USA – Landline, cellphone and internet service took a big hit during the North Bay wildfires, creating a telecommunications gap that left many residents uninformed and fearing their lives were endangered, according to a new report.
Across Sonoma, Napa and Mendocino counties, about two-thirds of the respondents to a poll conducted by a broadband communications group said they lost some or all landline phone and internet service, while more than three-fourths lost some or all cellular phone service.
The service outages triggered by the October wildfires “left many residents both near and far from the fire zones at a loss for critical fire information, often leading to distress and panic,” said the 85-page report by the North Bay/North Coast Broadband Consortium, a public agency that represents the three counties.
“It’s pretty shocking,” said Sonoma County Supervisor Lynda Hopkins, a member of the consortium’s oversight committee, calling the report evidence the region’s telecommunications system “is not disaster-proof.”
“The things you rely on every day are not there when we need them the most,” she said.
The report, which will be submitted to the California Public Utilities Commission and the Federal Communications Commission, concluded the region “lacked a well-designed telecommunications network that was resilient enough to survive the wildfires.”
The consortium’s online survey received 3,705 responses from residents of the three counties ravaged by the October wildfires, the most destructive and deadly in state history.
In Sonoma County, 70 percent of respondents said they lost internet service, 64 percent lost landline phone service and 59 percent lost cell service.
Over the three counties combined, 78 percent said they lost cell service, 69 percent lost internet service and 66 percent lost landline service.
Nearly one-quarter of respondents (23 percent) said they received no warning or evacuation notice from anyone outside their home, while 19 percent got a reverse 911 call or a phone alert, such as a text or Amber Alert.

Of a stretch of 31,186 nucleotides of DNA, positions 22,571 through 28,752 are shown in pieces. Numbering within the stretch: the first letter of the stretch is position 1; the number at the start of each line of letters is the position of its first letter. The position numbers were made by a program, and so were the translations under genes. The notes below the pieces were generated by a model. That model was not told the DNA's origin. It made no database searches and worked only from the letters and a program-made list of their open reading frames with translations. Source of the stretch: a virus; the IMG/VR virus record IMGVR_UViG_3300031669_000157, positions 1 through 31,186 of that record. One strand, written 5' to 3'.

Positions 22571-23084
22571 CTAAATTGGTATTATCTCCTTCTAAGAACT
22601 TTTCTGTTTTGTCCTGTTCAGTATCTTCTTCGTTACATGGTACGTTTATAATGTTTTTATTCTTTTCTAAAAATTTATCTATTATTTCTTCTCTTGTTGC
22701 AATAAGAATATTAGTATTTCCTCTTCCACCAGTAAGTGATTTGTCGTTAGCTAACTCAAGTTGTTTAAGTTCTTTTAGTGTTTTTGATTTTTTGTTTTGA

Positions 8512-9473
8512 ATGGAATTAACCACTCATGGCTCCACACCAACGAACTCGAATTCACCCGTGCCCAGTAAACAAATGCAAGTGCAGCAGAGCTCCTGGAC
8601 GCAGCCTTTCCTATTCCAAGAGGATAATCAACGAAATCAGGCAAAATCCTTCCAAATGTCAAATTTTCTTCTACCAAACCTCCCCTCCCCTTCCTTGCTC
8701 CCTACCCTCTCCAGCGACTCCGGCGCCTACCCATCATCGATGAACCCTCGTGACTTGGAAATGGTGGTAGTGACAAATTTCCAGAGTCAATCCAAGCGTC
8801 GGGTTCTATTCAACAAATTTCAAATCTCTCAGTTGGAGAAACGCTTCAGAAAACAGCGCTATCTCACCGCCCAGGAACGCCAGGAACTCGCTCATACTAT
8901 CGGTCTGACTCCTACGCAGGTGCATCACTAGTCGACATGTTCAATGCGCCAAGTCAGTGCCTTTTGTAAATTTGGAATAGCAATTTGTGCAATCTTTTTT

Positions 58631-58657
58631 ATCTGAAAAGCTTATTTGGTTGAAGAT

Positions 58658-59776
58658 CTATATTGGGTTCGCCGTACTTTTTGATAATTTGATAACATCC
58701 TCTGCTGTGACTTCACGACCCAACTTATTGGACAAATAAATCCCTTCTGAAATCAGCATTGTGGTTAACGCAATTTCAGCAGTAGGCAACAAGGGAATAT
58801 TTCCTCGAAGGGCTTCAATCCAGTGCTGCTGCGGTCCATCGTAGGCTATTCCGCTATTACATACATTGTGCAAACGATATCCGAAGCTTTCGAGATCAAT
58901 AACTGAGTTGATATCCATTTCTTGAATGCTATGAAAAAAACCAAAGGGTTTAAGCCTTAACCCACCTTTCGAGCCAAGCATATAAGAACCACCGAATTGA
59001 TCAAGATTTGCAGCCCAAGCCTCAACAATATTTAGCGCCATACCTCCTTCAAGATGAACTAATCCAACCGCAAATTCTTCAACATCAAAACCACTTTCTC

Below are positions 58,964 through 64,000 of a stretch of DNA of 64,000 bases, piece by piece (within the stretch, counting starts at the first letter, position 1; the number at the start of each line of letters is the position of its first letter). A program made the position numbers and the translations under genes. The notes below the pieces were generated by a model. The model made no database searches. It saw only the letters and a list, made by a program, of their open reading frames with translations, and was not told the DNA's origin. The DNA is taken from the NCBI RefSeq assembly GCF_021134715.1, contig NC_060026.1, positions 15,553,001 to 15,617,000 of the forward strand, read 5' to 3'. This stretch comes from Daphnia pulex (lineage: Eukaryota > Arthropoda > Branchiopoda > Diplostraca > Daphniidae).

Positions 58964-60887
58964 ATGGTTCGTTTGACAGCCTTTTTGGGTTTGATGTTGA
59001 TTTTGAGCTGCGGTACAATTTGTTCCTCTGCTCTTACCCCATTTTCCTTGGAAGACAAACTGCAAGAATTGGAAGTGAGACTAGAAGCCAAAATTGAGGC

More than a third (36 percent) were warned by a neighbor at their door, a phone call from a neighbor, relative of friend, or a public safety official at the door or sounding a bullhorn or siren outside.
Asked how informed they felt during the first 48 hours of the fires Oct. 9 and 10, more than half (53 percent) of the respondents said they were “somewhat informed” to “very informed.” Thirty percent said the were “minimally informed” and 16 percent said they were “completely in the dark” about what was happening.
Nearly three-fourths (73 percent) of respondents said they felt the lack of telecommunications service left them feeling their lives were endangered, while 27 percent said they felt threatened.
Calvin Sandeen, a project coordinator with the Sonoma County Economic Development Board, which supports the consortium, said the report was the first of its kind to assess telecommunication lapses during the fires.
Its findings correspond with The Press Democrat Poll that found 5 percent of respondents received fire warnings over landlines, 17 percent got cellphone warnings and 47 percent heard from a neighbor, friend, relative or public safety officer.
Forty-three percent said they received no warning.
Hopkins said the consortium’s report points to the need for “redundancies” in the county’s emergency alert system, especially in rural areas where there is no cellphone coverage.
Communities should establish their own systems, she said, using walkie-talkies, ham radios, sirens or door-to-door personal contacts.
“At the end of the day the best system to rely on is boots on the ground,” she said.
The report also underscores the consortium’s primary mission of promoting greater broadband coverage in rural areas, Hopkins said.
or residents, the report recommended numerous measures, including adopting a diversity of communication methods at home, signing up for alerts such as Nixle, maintaining a basic wired landline service and having a portable radio and/or scanner with extra batteries.